NYT: “Israel’s” Spy Agency Snubbed the US, Trust Broken
By Staff, Agencies
A new report says the “Israeli” regime gave the administration of US President Joe Biden a last-minute notice before an act of sabotage that caused a power outage at Iran's Natanz nuclear facility earlier this year.
Citing unnamed American and “Israeli” sources, the New York Times reported that former Prime Minister Benjamin Netanyahu ordered “Israeli” security officials to reduce the information that they conveyed to the US about planned operations in Iran.
On April 11, when the attack took place at Natnaz nuclear site, the “Israeli” entity’s Mossad spy agency gave the US less than two hours’ notification, far too short a time for Washington to assess the operation or ask Tel Aviv to call it off, according to the report.
“Israeli” sources said they concealed information from their American counterparts because there had been leaks regarding earlier attacks.
Senior Biden administration officials said the “Israelis” violated an unwritten agreement to inform the United States of covert operations.
After the Natanz attack, CIA director William Burns called Mossad chief Yossi Cohen, expressing concern over the snub, the report said.
Cohen claimed that the belated notification was due to operational constraints and uncertainty about when the attack would take place.
One day after the “Israeli” act of nuclear terrorism, White House press secretary Jen Psaki said Washington "was not involved in any manner.”
The US, however, has a history of collaborating with the “Israeli” entity in sabotage acts against Iran.
For example, the Stuxnet computer virus is widely believed to have been developed jointly by the United States and the entity. It was the first publicly known example of a virus being used to attack industrial machinery. It was discovered in 2010 after it was used to attack a uranium enrichment facility at Natanz, Iran.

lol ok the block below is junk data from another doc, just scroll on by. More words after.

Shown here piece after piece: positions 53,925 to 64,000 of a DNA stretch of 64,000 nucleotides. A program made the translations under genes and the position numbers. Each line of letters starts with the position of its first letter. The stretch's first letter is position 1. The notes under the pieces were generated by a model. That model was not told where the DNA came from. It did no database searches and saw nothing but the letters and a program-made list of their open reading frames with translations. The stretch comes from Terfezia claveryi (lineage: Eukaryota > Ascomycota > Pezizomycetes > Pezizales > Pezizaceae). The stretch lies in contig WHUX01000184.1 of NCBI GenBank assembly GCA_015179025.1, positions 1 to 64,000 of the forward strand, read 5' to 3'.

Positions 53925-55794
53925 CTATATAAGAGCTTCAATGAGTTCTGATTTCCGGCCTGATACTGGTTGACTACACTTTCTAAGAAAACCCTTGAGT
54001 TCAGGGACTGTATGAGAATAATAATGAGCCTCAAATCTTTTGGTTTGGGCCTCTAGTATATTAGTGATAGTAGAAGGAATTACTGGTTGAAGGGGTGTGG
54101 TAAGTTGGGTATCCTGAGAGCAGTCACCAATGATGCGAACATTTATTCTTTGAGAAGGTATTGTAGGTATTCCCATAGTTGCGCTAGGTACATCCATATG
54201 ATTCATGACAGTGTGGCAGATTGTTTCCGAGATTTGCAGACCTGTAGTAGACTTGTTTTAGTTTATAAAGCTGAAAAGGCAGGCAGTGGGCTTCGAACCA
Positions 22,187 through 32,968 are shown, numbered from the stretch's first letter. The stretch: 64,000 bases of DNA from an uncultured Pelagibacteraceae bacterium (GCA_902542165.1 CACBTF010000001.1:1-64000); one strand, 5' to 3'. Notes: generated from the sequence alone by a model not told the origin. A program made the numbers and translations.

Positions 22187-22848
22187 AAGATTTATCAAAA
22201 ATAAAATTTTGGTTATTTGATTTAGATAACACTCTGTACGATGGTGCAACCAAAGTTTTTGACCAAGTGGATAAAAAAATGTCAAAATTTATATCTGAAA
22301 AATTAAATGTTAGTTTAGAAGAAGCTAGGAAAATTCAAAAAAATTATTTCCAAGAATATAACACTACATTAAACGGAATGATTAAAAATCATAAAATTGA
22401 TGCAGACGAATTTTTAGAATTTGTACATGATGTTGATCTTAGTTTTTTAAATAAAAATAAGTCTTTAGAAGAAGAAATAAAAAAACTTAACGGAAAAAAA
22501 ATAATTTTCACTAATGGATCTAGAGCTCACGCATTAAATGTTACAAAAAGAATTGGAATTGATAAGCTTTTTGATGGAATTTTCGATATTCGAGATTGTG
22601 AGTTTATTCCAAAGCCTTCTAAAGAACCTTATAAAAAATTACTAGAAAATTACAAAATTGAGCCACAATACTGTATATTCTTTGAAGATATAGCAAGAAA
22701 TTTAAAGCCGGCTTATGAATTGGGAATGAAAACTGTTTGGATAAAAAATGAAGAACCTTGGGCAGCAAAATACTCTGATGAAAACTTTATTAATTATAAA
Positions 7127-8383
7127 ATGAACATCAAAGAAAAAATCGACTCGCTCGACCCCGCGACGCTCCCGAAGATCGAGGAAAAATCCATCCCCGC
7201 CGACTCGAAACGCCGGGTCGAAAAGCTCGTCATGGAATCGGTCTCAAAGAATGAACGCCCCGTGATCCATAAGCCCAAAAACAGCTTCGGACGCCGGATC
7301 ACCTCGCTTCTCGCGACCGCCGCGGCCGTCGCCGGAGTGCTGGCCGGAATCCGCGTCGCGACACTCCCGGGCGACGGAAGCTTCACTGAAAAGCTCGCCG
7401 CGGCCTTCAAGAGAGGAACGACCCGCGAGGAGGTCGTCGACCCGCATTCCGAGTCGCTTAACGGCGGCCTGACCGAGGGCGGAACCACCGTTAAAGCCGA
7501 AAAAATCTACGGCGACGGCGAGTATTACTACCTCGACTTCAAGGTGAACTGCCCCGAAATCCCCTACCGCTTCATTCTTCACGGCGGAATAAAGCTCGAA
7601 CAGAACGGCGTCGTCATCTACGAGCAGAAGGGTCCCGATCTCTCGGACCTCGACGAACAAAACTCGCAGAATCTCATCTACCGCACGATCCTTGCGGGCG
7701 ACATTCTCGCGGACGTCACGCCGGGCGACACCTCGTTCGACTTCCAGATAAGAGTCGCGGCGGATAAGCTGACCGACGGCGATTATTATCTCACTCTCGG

The April attack occurred less than a week after the first talks began in the Austrian capital, Vienna, on a potential revival of the Joint Comprehensive Plan of Action [JCPOA], something the "Israeli" entity opposes.
Former US president Donald Trump abandoned the agreement and reimposed the anti-Iran sanctions that the JCPOA had lifted. He also placed additional sanctions on Iran under other pretexts not related to the nuclear case as part of the “maximum pressure” campaign.
Following a year of strategic patience, Iran resorted to its legal rights stipulated in Article 26 of the JCPOA, which grants a party the right to suspend its contractual commitments in case of non-compliance by other signatories.
Now, the Biden administration says it wants to compensate for Trump’s mistake and rejoin the accord, but it is showing an overriding propensity for maintaining some of the sanctions as a tool of pressure.
Tehran insists that all sanctions should first be removed in a verifiable manner before the Islamic Republic reverses its remedial measures.
The last-minute notification of the Natanz operation was the starkest example that the entity had changed its procedures since the Trump presidency.
For the American-“Israeli” intelligence relationship, it was another a sharp turnabout.